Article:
No, I did not plan to quit blogging this year. My goal for this year is ten posts. These photos are from mid January. Not too long after that, I decided my nearly ten year old monitor wasn’t cutting it for photo editing, so I needed to research, order, and set up a new one before posting again. Winter’s not quite over. These are from a local wetlands. It was a late scouting trip.

Wetlands Sunset
Tree Trunks in Snow
Moon-rise

Lights in the Darkness

We’re past solstice, but this is still the darkest time of the year. This year, two gardens near my home put on light displays as part of our collective tradition to cope with this darkness. My sister and I went to the free one together. I could get my large tripod in, but I didn’t use it for everything because it’s kind of impolite and I was practicing for my next outing.

The photo club took an outing to another nearby light show. This one relied more on actual trees and reflected light. Some members were able to get in with small tripods, but I left my beast in the car. Certainly the staff would not grant me admission with such large sticks. I had to use some high ISOs. Noise was an issue. I’ll have to get a smaller tripod. Just being there was pretty enchanting though.

The lights give us hope and beauty in a dark season. We arrange them, tend to them, and marvel at them. Source or reflected, we all need light and hope. Spread light this season to those you love and more.

4In him was life, and that life was the light of all mankind. 5The light shines in the darkness, and the darkness has not overcome a it.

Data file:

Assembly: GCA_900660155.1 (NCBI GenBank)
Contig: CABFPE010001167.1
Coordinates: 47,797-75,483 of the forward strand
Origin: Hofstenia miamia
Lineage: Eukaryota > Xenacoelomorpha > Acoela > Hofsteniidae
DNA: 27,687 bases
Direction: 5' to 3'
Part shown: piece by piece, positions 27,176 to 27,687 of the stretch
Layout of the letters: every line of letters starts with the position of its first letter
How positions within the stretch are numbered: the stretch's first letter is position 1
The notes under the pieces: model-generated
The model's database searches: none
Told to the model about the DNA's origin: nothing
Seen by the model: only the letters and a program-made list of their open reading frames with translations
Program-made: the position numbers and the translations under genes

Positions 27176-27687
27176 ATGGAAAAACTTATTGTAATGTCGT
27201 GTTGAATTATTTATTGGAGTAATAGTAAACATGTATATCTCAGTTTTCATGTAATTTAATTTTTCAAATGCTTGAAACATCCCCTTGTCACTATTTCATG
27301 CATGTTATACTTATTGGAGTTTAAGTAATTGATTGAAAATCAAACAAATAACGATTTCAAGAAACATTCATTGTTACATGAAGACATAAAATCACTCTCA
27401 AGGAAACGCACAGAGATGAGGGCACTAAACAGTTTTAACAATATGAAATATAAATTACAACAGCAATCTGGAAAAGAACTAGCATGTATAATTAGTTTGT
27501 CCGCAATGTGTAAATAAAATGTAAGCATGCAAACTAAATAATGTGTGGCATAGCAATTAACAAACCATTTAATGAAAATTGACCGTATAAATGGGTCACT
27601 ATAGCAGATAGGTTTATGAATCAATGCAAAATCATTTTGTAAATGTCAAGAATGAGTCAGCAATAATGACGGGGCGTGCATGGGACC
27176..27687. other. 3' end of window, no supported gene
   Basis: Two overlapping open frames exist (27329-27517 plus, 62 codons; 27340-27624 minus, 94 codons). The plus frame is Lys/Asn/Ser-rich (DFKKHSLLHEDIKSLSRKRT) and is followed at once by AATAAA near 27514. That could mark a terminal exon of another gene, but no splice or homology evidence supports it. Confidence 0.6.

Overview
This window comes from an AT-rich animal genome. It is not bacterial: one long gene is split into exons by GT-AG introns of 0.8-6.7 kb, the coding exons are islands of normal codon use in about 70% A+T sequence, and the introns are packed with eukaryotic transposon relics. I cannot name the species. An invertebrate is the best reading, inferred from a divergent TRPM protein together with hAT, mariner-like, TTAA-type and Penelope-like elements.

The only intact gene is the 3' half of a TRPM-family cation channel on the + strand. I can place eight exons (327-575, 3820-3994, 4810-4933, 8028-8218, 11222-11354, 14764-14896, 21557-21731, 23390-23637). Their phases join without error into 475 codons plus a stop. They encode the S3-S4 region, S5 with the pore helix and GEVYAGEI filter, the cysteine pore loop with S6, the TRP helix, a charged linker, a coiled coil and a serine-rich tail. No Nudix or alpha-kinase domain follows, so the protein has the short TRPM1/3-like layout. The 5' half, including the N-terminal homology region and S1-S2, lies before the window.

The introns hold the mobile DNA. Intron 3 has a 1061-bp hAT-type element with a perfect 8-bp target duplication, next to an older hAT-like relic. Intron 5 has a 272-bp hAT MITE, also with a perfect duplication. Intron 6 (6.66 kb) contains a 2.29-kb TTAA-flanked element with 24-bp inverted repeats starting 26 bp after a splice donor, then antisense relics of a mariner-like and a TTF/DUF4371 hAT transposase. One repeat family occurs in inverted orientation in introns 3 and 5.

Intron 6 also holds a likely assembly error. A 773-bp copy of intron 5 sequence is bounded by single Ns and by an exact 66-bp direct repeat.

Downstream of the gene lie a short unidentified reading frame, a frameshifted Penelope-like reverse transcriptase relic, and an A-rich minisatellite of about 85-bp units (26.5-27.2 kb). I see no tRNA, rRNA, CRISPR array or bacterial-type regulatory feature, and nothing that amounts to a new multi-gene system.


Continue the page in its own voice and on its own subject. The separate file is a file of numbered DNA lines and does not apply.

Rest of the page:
John 1:4-5 NIV https://biblehub.com/niv/john/1.htm

End of Fall / Official End of Fall

Today is officially the first day of winter. Does that also mean yesterday was the last day of fall? Didn’t fall end more than a month ago? I considered this early November outing to be my goodbye to fall this year.

The first park I went to that day was pretty bleak. Almost all the leaves were already down.

So I moved on to another nearby park. I wandered and took in the end of the season: the trees turned colors or bare, the dry prairie, the late afternoon light. I parted with the day and the season. My last fall shoot of the year is almost a ritual. Hopefully, finishing my editing and blogging it will help me prepare for the end of 2021. In a way it feels like 2020 and 2021 were one big long very weird year. In another way, it feels like 2021 is ending before it even got going. Whatever the feeling at the moment, it’s time to reflect and part ways with 2021.

Hopefully, I’ll still get a Christmas post in this year. What I have planned would be more appropriate for solstice. I’ve been to some outdoor light shows at parks in my area.

Off Topic – Lost Kitty

So, this has nothing to do with my regular blogging, but I follow a cat rescue in British Columbia Canada. They rescued some cats from the flood zone near them. One looks like he probably has humans. Sweet, friendly guy – alas no microchip. I’m posting this in the hopes it might just help find his people in time for Christmas. Someone’s gotta miss this guy.

@tinykittenshq

Lets get this sweet guy home!! Contact us at 604-653-0445 or email Meow@tinykittens.com #floodsurvivor #floodcat #abbotsfordflood #bcflood

♬ _Cute – Gabe Lost

Sorry, Ticktock isn’t working too well with WordPress. He’s an orange tabby boy. See the Facebook video here:

https://fb.watch/9Z_1amLyrb/